Iron represents a paradox for living systems by being essential for a wide variety of metabolic processes, but also having the potential to cause deleterious effects. To ensure that there is adequate iron for basal functions but no free iron that could promote formation of reactive oxygen species, iron homeostasis is regulated at both the cellular and systemic level. The hormone hepcidin, is the master regulator of iron absorption and distribution to tissues. Hereditary Hemochromatosis and Iron Refractory Iron Deficiency Anemia are autosomal recessive diseases characterized by inappropriate levels of hepcidin that leads to iron dyshomeostasis. In β-thalassemia, tissue hypoxia and erythropoiesis downregulates the expression of hepcidin leading to secondary iron dyshomeostasis. Chronic anemia and iron overload are the main complications of β-thalassemic patients. β-thalassemia intermedia is clinically heterogeneous. Generally, the mildest form of anemia do not require a steady transfusion treatment. Thalassemia major patients are regularly transfused to improve haemoglobin levels, suppress bone marrow activity and reduce gastrointestinal iron absorption. Redox imbalance and genotoxic damage iron-induced are commonly observed in β thalassaemic patients. Were previously reported that anemia-induced hypoxia is an additional source of oxidative damage that has been underestimated in thalassemia. A better knowledge on the behaviour of iron homeostasis parameters and its relationship with oxidative imbalance and genotoxicity may allow a better understanding of thalassemia, a pathology in which hypoxia, erythropoiesis, iron overload and inflammation coexist. Based on these findings, I aimed herein to investigate, the pathophysiological mechanisms of iron dyshomeostasis in transfused and untransfused thalassaemic patients by assesing hepcidin and co-modulatory factors, such us HIF1α and Glut 1, soluble transferrin receptor (sTFR), soluble hemojuvelin (sHJV), GDF15 and erytroferrone (ERFE); the role of anemia in oxidative and genotoxic damage in regularly transfused thalassaemic patients in relation to blood transfusion regimen and iron chelation therapy to improve the effectiveness of therapeutic management; the genotoxic/cytotoxic effect of thalassemia complications and their drug treatments, in addition to universally know oxidative damage induced by iron overload, in politransfused patients.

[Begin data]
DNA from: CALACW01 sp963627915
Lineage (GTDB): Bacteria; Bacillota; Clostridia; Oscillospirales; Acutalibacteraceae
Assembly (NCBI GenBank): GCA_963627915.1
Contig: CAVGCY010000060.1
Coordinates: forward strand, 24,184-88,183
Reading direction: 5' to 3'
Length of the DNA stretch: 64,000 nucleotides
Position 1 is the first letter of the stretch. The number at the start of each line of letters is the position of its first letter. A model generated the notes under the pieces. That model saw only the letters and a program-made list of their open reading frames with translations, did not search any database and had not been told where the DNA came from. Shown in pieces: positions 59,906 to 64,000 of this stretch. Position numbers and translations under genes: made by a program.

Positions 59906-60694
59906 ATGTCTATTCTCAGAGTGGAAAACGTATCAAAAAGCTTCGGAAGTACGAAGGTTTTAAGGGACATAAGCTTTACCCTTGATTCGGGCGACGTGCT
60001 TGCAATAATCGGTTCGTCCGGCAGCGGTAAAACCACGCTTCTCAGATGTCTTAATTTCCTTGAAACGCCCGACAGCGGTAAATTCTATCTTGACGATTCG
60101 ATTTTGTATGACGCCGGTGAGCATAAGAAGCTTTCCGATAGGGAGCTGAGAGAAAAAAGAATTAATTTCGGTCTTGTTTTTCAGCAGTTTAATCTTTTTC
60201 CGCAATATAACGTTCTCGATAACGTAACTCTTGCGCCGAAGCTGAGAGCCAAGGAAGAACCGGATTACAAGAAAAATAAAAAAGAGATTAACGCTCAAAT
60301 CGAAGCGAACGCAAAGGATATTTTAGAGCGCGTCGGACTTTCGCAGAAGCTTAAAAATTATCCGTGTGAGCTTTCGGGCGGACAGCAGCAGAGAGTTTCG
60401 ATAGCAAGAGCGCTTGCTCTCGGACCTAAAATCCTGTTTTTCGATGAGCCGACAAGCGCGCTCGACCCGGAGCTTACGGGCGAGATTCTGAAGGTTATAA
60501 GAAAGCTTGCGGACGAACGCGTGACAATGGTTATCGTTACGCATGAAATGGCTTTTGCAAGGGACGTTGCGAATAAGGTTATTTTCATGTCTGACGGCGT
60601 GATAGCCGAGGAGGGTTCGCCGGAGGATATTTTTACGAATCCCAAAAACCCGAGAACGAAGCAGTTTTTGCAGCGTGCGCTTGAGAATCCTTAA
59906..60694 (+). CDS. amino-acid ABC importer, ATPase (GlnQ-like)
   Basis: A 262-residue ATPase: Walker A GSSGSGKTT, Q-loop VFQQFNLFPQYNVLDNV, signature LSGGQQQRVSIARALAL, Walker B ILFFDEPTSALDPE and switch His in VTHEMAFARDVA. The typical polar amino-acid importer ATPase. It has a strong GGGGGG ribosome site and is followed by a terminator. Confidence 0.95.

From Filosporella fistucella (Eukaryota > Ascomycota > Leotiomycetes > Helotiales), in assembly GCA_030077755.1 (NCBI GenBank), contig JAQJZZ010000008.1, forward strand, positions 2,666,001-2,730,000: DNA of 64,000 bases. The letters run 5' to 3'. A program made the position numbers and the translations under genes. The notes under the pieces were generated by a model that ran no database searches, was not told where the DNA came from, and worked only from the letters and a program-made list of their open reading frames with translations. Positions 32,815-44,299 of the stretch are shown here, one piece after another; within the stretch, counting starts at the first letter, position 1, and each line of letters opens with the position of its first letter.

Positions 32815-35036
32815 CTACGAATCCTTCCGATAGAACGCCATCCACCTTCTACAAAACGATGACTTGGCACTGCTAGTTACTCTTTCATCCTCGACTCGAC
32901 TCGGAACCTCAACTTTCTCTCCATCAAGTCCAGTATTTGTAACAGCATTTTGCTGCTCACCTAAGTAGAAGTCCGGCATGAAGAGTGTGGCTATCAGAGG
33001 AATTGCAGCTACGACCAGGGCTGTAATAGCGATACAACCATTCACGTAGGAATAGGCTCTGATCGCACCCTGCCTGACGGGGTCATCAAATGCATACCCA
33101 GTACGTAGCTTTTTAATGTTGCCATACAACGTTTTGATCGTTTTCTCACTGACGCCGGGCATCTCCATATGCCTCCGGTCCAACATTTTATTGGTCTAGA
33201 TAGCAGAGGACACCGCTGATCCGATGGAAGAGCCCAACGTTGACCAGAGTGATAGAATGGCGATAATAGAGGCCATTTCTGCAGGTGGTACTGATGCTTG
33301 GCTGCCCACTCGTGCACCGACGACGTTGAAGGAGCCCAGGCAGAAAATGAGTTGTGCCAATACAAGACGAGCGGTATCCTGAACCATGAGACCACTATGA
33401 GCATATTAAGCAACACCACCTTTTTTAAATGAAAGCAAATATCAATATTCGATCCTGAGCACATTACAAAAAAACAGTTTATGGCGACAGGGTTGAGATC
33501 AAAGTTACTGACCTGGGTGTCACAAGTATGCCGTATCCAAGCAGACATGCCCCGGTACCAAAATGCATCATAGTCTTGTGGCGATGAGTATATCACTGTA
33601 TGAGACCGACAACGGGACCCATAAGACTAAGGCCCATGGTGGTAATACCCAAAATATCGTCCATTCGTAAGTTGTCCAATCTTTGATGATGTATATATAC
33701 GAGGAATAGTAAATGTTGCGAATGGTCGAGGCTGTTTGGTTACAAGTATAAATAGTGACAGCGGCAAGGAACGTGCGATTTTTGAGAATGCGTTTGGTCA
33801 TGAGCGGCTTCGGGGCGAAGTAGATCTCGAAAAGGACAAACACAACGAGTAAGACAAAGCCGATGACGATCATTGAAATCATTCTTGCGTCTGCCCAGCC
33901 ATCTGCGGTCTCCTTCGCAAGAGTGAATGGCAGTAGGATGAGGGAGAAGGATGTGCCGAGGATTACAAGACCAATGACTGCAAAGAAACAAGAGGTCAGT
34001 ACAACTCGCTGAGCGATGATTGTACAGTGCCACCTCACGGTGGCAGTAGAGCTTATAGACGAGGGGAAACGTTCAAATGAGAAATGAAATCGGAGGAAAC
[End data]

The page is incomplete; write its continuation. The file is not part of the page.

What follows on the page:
|Titolo:||Oxidative damage and iron dyshomeostasis in thalassemic patients|
|Data di pubblicazione:||19-giu-2018|
|Appare nelle tipologie:||Tesi di dottorato|